Entering the Level of Tertiary Education |

You’ll find teachers in all fields of education from beginning till the end. They are referred to as professors when holding a special degree, doctorate for example, along with research capabilities. A lower level of academia does not pay as much as a higher one, in schools and colleges generally. Due to this, university level teachers have a higher pay than primary school teachers. This is a justified method since the time and effort gone into becoming a university level teacher is more than that of a primary level teacher.One can find no law saying that the amount of degrees and accomplishment determines whether people are better or worse than one another. Teachers at primary and tertiary levels have different agendas to fulfill. Those at primary must provide a child with the three R’s of Reading, writing and arithmetic while tertiary level teachers put a strong finishing touch so children can finish basic education and become good individuals. Both teachers therefore have an almost equal amount of hard work which they must execute to make sure the child is to their credit.Entering the level of tertiary education can be terrifying for those who encounter strict, scary teachers. However, most teachers only intend to teach well. Students sometimes misunderstand a teacher’s strictness as their hate but that really isn’t true in most cases. Teachers have the heady job of constantly imparting education and finding new, better ways for children to absorb it. It is important also, in this fast-paced era of technology, to keep adding certificates and degrees to their name. A university teacher’s salary may eventually be dependent upon deliverables like the amount of passing and failing students.If the future holds such measurements then a person will have to totter between education’s price and its prize. Parents will have to be extremely careful about the choice they make.

An Entrepreneurs Life Without Higher Education |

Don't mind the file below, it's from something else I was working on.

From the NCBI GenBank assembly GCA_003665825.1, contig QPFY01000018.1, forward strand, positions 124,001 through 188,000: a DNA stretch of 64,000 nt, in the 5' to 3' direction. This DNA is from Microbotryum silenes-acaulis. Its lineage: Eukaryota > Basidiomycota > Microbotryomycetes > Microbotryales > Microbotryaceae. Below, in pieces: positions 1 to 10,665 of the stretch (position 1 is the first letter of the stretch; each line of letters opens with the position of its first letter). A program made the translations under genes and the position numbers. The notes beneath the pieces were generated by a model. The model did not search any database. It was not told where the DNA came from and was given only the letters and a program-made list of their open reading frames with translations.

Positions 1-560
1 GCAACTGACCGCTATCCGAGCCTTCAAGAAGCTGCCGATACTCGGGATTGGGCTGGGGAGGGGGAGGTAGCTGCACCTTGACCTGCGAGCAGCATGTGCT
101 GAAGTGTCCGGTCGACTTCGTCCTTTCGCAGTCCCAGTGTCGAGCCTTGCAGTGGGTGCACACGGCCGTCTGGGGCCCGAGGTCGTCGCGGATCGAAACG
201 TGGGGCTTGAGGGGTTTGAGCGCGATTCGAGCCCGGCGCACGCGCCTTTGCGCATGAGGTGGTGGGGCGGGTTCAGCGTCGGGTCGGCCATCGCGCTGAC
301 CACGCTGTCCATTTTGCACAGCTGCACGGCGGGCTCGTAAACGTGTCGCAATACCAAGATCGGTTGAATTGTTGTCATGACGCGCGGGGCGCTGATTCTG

I was probably about 22 years old when someone first told me I was lucky, it was the first of many times that a lot of different people have referred to me as lucky. I started my adult life in a hostel for homeless teenagers so I believe the truth of my young life was very far from lucky and I have had to make my own luck by spotting opportunities, taking risks and putting in the effort, I didn’t win the lottery!Most of the times this has occurred (and in the first instance too) it came during a conversation about education and the person or persons telling me I was lucky are university graduates explaining to me that the reason I am further ahead than them and earning more money at a younger age is because I am lucky. They believe that this could only be possible through chance or luck and could not possibly be down to the fact that I found an easier and better route to success that is free and quick to implement.I can’t generalize too much but a great deal of the college graduates that I have met have a small chip on their shoulder that the world owes them a better life because they earned a degree. I had 3 years head start on these guys and made things happen for myself, by the time they had graduated and were looking for their first rung job I had gained 3 years experience in my chosen field, I was earning good money and was considering starting my first business. If you are a graduate I suspect you probably dislike me don’t you? You are not happy reading this and you think I am a smug idiot who got lucky?If you knew me you would know I am not smug at all and I dedicate most of my time now to helping people achieve new things, to better their situation and make a wealthier, more enjoyable life for themselves. I like to show people that it is not your background, your education (or lack of it), the money you have now, your disabilities, what you have got or what you haven’t that shapes your future. It’s you, your attitude your enthusiasm and your commitment to being brilliant and remarkable that can change your life. Self belief that you can make it happen and the drive to do it, is really all you need.I obviously realize that certain professions dictate that a university education is mandatory e.g. doctors, engineers, architects, lawyers etc. I also think that it is a great thing to do if that’s what you want but don’t believe it’s your automatic ticket to success because it is not.What I have written here is an over simplified summary of what I believe and teach but the principle exists and it works. Most of the entrepreneurs I know never went to university or they dropped out before they graduated. I suspect most of the entrepreneurs you know of did the same. I would make a bet that a good deal of the worlds richest people never graduated from university unless they already came from a wealthy background.If you look at a lot of sport stars and athletes that come from very poor backgrounds, they never told themselves that they can’t make it to the Olympics or the world cup because they are poor and come from a bad neighborhood. They tell themselves: “WHATEVER IT TAKES, I can do it, I will do it, I have to make it”. When I left the homeless hostel and took my first steps to becoming an entrepreneur I told myself every day that I was never going back and I was going to make it whatever it takes! I had nothing to lose and I put all my chips down. There is a saying I heard the other day “Drive it like you stole it” in other words put your foot down and hurry up as if the police were chasing. It made me smile and I thought that should be a metaphor for how people should live their lives; we get too comfortable with very little and worry about what we might lose but if we lived like we had all just left a homeless hostel with nothing to lose we might all achieve 10 times more in our lives.